Change is unlikely in India-US relations in the next four years:
Kanwal Sibal---THE TELEGRAPH; Tuesday , January 29 , 2013
Kanwal Sibal---THE TELEGRAPH; Tuesday , January 29 , 2013
Looking ahead, what could President Barack Obama’s second term mean for relations between India and the United States of America? Will the relationship stay more or less at the level that it has already reached or will it see a surge in the years ahead? Can it begin to wane?
There is no reason for the relationship to wilt, even if it has not lived up to its promise in the eyes of some Americans. India’s nuclear liability law and the ouster of US suppliers from the 126 fighter aircraft deal are cited as evidence. The other areas of disappointment are the lack of convergence in views on developments in the Gulf and West Asia, India’s reluctance to accept burden-sharing in upholding the international order as it is obliged to do by its rising global status, as well as its inadequate bureaucratic expertise and capacity to deal with the expanded scope of the India-US engagement.
A less transactional assessment of the state of relations would highlight the great shift in Indian perceptions about relations with the US — from strategic distrust to strategic cooperation. This is best manifested in the $9 billion worth of defence contracts won by the US in the last seven years, with more to come as India diversifies its sources of supplies, as well as the numerous joint military exercises conducted with strategic objectives in view. Counter-terrorism cooperation is acknowledgedly much better than before, as is the quality of exchange of views on regional and global issues. India-US relations are now stable, with a remarkably rich bilateral agenda whose implementation will occupy both sides in the years ahead.
The chance of any dramatic upswing in relations in the next four years, however, seems unlikely. For one, the economic backdrop is not very favourable. With US economic recovery still sluggish, unemployment high and the debt problem unresolved, Obama will remain preoccupied with the domestic agenda. He is anyway not seen as a ‘foreign policy’ president temperamentally. In India, too, growth rates have fallen and investor sentiment, both domestic and foreign, remains unenthusiastic in spite of some reform measures by the government. Regulatory, taxation, environmental, land acquisition, and implementational issues in general remain to be addressed. With growth rates high, market sentiment buoyant and optimism in the air, countries can deal with each other in a more positive spirit than when they are preoccupied with protecting their own interests first — and those of others become even more secondary.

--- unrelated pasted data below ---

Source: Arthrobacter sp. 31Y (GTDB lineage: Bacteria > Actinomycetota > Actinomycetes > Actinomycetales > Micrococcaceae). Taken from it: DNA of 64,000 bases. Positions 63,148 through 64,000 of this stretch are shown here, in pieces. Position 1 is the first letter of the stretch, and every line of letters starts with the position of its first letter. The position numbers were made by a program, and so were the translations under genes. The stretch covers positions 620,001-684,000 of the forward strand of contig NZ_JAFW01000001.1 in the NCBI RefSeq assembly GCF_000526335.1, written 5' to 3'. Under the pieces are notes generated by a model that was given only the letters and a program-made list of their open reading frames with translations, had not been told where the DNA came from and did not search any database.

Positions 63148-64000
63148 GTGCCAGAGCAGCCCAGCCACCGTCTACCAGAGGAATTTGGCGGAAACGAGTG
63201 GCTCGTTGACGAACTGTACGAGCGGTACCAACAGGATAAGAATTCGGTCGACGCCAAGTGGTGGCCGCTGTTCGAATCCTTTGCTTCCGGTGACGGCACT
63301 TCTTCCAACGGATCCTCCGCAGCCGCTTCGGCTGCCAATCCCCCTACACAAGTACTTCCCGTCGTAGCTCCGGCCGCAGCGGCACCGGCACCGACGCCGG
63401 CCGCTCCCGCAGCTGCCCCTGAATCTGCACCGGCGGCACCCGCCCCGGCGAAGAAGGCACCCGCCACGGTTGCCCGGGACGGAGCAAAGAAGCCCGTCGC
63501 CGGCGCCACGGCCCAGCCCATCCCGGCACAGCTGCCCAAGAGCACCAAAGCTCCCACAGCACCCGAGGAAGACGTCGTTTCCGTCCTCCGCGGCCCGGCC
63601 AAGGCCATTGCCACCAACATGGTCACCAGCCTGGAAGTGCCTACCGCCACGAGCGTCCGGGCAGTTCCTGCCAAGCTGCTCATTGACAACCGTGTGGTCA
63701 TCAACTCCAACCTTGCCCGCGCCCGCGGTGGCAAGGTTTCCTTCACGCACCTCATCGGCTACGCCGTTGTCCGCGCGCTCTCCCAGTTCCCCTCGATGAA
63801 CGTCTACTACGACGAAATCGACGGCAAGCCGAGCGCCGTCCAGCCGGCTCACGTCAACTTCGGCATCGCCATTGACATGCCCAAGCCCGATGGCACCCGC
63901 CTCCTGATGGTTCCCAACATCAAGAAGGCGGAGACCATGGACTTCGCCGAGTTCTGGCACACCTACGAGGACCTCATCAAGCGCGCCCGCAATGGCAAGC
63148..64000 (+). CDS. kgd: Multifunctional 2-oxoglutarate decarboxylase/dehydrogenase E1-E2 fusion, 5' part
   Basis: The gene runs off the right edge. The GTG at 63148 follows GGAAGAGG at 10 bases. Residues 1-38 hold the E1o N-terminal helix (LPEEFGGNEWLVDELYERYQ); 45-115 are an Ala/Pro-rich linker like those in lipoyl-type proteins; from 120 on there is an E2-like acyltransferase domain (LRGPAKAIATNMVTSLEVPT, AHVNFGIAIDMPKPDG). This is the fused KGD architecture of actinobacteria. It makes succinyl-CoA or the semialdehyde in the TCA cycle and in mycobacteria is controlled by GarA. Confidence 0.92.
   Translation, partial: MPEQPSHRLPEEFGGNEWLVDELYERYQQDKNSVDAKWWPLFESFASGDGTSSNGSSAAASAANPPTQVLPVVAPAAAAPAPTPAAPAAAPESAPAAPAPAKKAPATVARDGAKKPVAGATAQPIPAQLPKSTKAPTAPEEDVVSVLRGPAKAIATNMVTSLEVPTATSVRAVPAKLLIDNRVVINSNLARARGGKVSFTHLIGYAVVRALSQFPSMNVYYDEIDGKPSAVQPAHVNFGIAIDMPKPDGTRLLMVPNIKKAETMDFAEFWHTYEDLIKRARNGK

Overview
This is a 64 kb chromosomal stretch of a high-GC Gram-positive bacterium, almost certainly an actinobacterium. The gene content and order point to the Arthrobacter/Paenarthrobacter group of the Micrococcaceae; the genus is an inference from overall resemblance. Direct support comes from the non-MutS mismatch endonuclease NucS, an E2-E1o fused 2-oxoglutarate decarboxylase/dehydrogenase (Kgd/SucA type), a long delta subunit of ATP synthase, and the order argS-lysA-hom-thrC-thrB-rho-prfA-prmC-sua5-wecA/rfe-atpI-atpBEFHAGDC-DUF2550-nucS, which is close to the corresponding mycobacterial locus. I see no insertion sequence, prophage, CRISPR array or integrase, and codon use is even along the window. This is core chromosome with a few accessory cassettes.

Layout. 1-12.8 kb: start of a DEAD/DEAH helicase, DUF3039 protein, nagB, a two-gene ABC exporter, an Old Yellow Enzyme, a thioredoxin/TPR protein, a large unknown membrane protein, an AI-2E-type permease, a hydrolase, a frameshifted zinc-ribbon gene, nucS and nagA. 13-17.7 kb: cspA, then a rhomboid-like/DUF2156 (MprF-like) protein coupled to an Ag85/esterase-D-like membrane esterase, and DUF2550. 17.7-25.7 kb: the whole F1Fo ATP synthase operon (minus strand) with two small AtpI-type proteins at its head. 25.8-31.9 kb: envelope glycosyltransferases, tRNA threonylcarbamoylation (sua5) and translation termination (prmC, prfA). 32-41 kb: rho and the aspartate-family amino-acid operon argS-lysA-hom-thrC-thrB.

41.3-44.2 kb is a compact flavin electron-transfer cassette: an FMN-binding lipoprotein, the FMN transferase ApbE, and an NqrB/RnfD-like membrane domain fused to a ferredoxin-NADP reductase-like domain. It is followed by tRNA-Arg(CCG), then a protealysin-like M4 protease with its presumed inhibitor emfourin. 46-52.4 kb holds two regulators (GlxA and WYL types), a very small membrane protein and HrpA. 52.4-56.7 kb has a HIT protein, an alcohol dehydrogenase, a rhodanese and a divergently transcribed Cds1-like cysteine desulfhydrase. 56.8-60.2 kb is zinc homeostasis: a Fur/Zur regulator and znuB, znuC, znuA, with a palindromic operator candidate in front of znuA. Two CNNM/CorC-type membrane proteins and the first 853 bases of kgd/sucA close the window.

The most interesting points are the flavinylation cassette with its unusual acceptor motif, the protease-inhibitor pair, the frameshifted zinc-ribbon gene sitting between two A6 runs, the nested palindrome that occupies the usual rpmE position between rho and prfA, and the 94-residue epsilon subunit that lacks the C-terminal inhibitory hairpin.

This means that on issues of concern to us relating to the hike in visa fees and the denial of visas to our information technology professionals, making US companies which outsource work ineligible for federal government grants and loans and the totalization agreement that would address the problem of Indian professionals in the US having to compulsorily contribute to social security, the US, already unresponsive, is unlikely to give us satisfaction. Apart from the populism of opposing outsourcing at a time of high domestic unemployment, Obama seems to have an ideological bias against the transfer of jobs abroad even if that improves the competitiveness of US firms.
India-US economic ties are not as dynamic as some may suppose. In the last three to four years our negotiators feel that we have not been able to secure any tangible concessions from the US for our merchandize and services exports. The Trade Policy Forum has not met for two years, although it should do so in a couple of months. The US has dropped to third place as our trading partner, down from 17 per cent to a 10 per cent share of our trade. Investment levels are also low. The US Consumer Protection Act, the extension of the US Foreign Account Tax Compliance Act of 2009 to foreign companies currently under Congressional consideration, the foreign manufacturers liability bill, the ‘Buy America’ campaign and so on are all potential hurdles for building a stronger trade partnership with the US.